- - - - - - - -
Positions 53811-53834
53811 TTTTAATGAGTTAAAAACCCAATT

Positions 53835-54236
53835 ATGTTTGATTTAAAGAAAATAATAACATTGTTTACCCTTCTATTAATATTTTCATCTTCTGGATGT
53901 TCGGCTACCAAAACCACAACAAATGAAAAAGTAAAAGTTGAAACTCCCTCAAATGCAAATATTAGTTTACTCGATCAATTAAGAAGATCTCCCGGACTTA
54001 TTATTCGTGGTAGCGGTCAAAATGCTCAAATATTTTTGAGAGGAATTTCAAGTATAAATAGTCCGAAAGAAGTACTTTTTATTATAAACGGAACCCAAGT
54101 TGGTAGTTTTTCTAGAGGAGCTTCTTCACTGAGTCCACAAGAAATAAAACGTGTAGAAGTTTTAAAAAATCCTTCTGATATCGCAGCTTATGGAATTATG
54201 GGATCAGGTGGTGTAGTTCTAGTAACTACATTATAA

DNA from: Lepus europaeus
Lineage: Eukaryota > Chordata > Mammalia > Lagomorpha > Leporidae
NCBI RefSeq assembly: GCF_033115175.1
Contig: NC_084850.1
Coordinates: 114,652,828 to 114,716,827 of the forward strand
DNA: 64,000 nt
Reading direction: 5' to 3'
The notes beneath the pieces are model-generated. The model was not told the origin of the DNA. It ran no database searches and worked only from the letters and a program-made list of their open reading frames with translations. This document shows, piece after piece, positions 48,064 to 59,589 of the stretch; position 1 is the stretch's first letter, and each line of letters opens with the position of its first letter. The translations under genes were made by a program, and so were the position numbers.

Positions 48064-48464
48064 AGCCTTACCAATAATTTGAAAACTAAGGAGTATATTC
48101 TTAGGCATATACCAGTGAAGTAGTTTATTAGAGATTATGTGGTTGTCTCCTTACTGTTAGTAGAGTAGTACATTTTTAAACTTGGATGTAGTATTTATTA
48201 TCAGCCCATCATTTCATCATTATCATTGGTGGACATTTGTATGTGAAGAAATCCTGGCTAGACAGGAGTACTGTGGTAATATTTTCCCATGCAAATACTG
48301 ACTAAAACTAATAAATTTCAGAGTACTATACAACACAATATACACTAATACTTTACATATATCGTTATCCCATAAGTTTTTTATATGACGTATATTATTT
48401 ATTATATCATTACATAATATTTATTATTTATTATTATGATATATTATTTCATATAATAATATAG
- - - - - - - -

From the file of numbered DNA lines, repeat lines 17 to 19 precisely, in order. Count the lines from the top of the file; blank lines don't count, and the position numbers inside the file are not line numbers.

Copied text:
Positions 48064-48464
48064 AGCCTTACCAATAATTTGAAAACTAAGGAGTATATTC
48101 TTAGGCATATACCAGTGAAGTAGTTTATTAGAGATTATGTGGTTGTCTCCTTACTGTTAGTAGAGTAGTACATTTTTAAACTTGGATGTAGTATTTATTA